errill Lynch & Co., which has pioneered the brokerage industry's thrust at traditional banking customers, announced last week it would pilot-test a new financial product designed to allow homeowners to tap the equity they have in their homes.
Roger Birk, chairman of Merrill Lynch, said the so-called Equity Access Accounts would be test-marketed in Southern California in March, and if successful it will be offered in other states.
The equity access account would give the homeowner a line of credit, similar to lines of credit granted by bank credit cards or special overdraft checking accounts. The maximum amount of credit the customer could obtain would be equal to 70 percent of the equity in a house minus the remaining balance on the first mortgage.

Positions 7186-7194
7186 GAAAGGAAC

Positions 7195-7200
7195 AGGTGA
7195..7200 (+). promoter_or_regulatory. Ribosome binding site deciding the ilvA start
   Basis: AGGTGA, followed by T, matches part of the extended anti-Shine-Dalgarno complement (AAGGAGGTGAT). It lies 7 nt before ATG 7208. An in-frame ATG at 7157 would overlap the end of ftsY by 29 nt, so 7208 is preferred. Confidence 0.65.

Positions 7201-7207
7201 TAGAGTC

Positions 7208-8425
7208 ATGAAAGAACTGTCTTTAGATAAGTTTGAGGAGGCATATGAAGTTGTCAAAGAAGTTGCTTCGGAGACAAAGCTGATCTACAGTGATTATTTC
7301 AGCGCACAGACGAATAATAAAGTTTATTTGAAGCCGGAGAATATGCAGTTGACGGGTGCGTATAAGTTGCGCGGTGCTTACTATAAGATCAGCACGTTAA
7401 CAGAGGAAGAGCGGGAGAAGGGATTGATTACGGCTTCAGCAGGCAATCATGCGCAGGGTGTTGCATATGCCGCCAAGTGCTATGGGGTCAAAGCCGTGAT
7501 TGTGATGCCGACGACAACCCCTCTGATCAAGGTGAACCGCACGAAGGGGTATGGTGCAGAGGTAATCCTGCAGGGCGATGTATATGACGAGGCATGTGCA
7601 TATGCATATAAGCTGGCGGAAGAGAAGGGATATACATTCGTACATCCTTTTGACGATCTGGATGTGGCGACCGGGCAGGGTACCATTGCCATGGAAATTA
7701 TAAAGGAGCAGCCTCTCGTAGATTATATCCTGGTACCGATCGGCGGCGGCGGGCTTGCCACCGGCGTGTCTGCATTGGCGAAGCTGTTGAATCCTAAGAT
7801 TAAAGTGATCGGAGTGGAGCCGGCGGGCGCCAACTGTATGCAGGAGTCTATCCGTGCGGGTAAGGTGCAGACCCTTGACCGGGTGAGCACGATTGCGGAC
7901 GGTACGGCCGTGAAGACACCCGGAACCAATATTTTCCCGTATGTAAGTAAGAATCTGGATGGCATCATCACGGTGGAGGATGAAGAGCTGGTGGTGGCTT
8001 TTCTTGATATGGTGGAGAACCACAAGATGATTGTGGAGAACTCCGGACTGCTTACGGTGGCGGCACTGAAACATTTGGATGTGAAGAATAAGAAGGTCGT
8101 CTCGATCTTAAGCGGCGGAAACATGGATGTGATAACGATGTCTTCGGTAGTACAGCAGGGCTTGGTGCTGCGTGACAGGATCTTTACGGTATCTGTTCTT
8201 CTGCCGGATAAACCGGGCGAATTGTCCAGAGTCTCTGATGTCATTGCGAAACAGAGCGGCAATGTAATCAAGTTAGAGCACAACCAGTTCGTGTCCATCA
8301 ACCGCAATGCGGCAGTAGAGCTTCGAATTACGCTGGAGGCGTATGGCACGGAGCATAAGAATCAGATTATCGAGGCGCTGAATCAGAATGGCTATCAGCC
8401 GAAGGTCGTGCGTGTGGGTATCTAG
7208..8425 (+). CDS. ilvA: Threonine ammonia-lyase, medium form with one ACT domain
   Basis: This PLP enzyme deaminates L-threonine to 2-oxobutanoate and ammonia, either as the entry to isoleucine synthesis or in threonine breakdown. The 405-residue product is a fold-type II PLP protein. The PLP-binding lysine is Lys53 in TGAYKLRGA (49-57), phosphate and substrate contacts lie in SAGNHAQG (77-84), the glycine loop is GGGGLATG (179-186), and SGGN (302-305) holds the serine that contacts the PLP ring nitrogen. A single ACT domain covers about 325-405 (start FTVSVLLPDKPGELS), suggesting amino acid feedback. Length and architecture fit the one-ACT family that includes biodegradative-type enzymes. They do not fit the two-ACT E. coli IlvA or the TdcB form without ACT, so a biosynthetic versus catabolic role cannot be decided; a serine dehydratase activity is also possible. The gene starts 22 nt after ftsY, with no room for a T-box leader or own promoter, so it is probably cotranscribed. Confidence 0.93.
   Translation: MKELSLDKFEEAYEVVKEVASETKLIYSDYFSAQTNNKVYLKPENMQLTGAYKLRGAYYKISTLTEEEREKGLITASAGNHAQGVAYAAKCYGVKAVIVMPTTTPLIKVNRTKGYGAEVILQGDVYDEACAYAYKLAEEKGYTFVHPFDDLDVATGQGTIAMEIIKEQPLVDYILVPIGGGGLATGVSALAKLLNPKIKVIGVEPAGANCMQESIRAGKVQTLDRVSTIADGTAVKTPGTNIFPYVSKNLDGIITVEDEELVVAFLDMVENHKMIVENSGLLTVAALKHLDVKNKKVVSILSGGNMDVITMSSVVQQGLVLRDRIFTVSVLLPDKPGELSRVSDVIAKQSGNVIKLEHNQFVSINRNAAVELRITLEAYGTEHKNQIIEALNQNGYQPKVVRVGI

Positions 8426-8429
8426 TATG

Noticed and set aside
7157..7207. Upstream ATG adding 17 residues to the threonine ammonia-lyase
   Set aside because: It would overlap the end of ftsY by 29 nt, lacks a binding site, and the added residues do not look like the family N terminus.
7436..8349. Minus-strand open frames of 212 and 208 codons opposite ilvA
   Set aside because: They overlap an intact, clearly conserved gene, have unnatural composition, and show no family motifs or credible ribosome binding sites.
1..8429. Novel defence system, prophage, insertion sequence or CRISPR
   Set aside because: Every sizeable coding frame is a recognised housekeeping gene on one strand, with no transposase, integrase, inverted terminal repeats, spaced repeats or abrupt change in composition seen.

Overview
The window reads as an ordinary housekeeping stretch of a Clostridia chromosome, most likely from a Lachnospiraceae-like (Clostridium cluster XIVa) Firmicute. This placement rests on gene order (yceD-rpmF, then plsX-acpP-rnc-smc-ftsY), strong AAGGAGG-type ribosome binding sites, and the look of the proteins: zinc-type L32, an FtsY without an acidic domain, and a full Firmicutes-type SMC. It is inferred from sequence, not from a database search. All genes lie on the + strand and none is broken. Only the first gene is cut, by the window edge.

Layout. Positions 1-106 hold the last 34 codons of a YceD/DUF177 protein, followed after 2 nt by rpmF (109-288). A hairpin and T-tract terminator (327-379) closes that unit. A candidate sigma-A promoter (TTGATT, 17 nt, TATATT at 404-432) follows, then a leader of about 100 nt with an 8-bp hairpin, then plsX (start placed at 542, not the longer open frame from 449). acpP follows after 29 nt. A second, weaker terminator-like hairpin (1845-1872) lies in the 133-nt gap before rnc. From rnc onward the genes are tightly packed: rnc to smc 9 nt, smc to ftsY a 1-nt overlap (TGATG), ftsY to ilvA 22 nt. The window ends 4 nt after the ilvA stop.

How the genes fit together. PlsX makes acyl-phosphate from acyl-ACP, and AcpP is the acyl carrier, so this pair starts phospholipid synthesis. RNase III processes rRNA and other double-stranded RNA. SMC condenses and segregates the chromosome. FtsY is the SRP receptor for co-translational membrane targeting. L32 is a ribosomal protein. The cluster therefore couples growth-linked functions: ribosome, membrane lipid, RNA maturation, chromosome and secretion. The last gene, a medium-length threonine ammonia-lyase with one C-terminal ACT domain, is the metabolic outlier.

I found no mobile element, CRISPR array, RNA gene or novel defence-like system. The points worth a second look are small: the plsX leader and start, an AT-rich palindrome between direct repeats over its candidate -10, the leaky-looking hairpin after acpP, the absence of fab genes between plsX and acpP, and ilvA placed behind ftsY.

If, for example, a house is worth $100,000 and the homeowner still has $50,000 left to pay on the first mortgage, the customer could establish a credit line of $20,000--$70,000 minus the $50,000 first mortgage.
The customer would pay a floating interest rate that is 2.5 percentage points higher than the prime lending rate (today that would be about 18.25 percent) and could choose to pay off the balance of the loan as fast or as slow as desired. The customer could get at the money either by writing a check or using a special Visa card.